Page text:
Arts & Culture

Chinese Bel Canto Vocalists Sing Into Final

BY Helena Zhu TIMEAugust 21, 2010 PRINT

NEW YORK—After two rounds of elimination, 17 Chinese bel canto vocalists have made it to the 2010 NTDTV Chinese International Vocal Competition’s list of finalists on Saturday.

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Since Friday, nearly 40 elite Chinese singers from countries across four continents joined at John Jay College’s Gerald W. Lynch Theater in New York for the three-day competition.

The vocalists sang not only classic Chinese pieces, but also classic Western pieces, such as Come Scoglio from Mozart’s Così Fan Tutte, O Zittre Nicht, Mein Lieber Sohn from Mozart’s Die Zauberflote, and Vissi D’Arte, Vissi D’Amore from Puccini’s Tosca.

“New York is the cultural crossroads of the world … and hosting the Chinese International Vocal Competition here enabled us to attracted contestants from places such as Brazil, Argentina, Germany, Taiwan, and Japan,” said Lan Yeliu, one of the five judges on the panel, at a press conference following the semifinal.

In its fourth year, the competition is said to be a “world-class competition” that reflects the overall level of Chinese bel canto vocalists around the world. The competition aims to revive traditional Chinese culture and promote Chinese artists to the world, according to its mission statement.

“Every time I look at the contestants, a thought always flashes to my mind, namely tomorrow, one of these contestants will become an international star,” Lan said.

Among the contestants was tenor Shen Jun-Ching, a vocal teacher from Taiwan who said that being a musician carries far deeper meaning than merely possessing superior singing skills.

“Music is a carrier of truthfulness, compassion, and beauty to the ears of the audience members,” said Shen, a finalist. “An excellent vocalist needs to have a good voice, technique, understanding of culture, and the ability to decipher the different pieces of music—all of which are gradually accumulated as one journeys through life.”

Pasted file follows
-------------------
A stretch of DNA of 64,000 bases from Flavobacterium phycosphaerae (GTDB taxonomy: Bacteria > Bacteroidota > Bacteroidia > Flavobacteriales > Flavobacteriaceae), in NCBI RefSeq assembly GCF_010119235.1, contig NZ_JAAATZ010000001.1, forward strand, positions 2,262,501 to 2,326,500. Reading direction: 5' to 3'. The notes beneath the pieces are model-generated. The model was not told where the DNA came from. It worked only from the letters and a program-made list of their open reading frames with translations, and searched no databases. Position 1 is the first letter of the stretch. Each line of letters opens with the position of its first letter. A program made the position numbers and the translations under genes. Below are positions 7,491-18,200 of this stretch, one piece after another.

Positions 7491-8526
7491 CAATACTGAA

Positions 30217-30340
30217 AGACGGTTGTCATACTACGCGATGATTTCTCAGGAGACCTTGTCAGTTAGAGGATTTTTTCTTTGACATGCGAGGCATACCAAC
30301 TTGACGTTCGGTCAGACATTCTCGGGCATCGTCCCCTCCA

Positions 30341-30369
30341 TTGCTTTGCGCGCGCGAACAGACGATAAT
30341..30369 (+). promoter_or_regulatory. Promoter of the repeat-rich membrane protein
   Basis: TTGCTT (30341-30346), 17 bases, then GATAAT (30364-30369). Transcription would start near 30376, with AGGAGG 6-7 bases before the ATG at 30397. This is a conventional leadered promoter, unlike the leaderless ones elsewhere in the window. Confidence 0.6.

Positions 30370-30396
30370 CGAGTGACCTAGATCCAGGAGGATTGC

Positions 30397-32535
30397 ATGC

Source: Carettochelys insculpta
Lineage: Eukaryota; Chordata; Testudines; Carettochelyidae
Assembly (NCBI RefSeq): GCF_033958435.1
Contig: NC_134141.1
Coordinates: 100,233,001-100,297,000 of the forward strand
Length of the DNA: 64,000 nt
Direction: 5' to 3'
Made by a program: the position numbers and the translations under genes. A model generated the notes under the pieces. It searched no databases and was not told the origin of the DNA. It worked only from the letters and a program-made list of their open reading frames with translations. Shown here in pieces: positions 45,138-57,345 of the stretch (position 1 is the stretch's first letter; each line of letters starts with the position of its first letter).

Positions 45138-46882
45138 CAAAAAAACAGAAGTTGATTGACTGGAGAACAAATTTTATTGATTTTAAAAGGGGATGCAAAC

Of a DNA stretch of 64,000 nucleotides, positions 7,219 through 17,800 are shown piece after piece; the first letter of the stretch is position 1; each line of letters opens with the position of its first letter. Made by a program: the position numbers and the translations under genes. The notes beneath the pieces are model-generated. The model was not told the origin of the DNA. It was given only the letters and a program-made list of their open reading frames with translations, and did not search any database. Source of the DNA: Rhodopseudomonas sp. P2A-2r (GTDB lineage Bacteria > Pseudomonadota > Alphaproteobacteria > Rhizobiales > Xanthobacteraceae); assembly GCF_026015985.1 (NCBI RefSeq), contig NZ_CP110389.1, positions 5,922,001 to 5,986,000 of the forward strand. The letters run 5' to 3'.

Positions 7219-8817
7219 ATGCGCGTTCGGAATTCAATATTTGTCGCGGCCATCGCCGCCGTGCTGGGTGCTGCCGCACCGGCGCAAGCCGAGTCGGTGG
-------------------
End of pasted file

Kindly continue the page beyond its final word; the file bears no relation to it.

He said that a vocalist must be loyal to the composer of the song by capturing the spirit of the time.

“Music is more than the notes—a musician has to bring the notes to life,” said Shen, who sang Non Più Andrai, Farfallone Amoroso from Mozart’s Le Nozze Di Figaro and The Big River Going East, a Chinese piece. “I really like the delightfulness, lightness, and innocence reflected in Mozart’s work. I also love Verdi’s profound delineation of humanity.”

The competition is part of a nine-competition series held by the global Chinese network New Tang Dynasty Television (NTDTV). Other competitions consist of those of martial arts, oil painting, photography, violin, Han couture design, piano, culinary, and dance.

Sunday will mark the event’s final round at the same theater. Following the singers’ performance, the singers will travel to Westchester to watch a Chinese artistic and cultural show by Shen Yun Performing Arts at the Performing Arts Center at SUNY Purchase College, followed by the vocal competition’s award ceremony.

“I think tomorrow we are going to have another very exciting day,” said Lan. “The contestants are all very experienced, and as judges, cutting any of them is … but after all, there are only so many awards, so we have to see how each of them do tomorrow.”

Finalists

Female Division:

Chou Ting-Huei, soprano
Cheng I-Chun, soprano
Kao Yung-Yi, soprano
Natasha Kung, soprano
Lin Wenyu, soprano
Lu Ren-Hui, soprano
Tan Sinsim, soprano
Shirley Wang, soprano
Xia Danyu, mezzo-soprano
Yi Zhen, soprano
Guezel Zakir, soprano

Male Division:

Chang Yao-Chun, tenor
Li Qiu, bass
Huan Xing, tenor
Jian Chong-Yuan, tenor
Shen Jun-Ching, tenor
Tian Ge, tenor

To order tickets to Sunday’s final round, please visit competitions.ntdtv.com/en/.

To order tickets to Shen Yun Performing Arts, please visit shenyunperformingarts.org.

Helena Zhu
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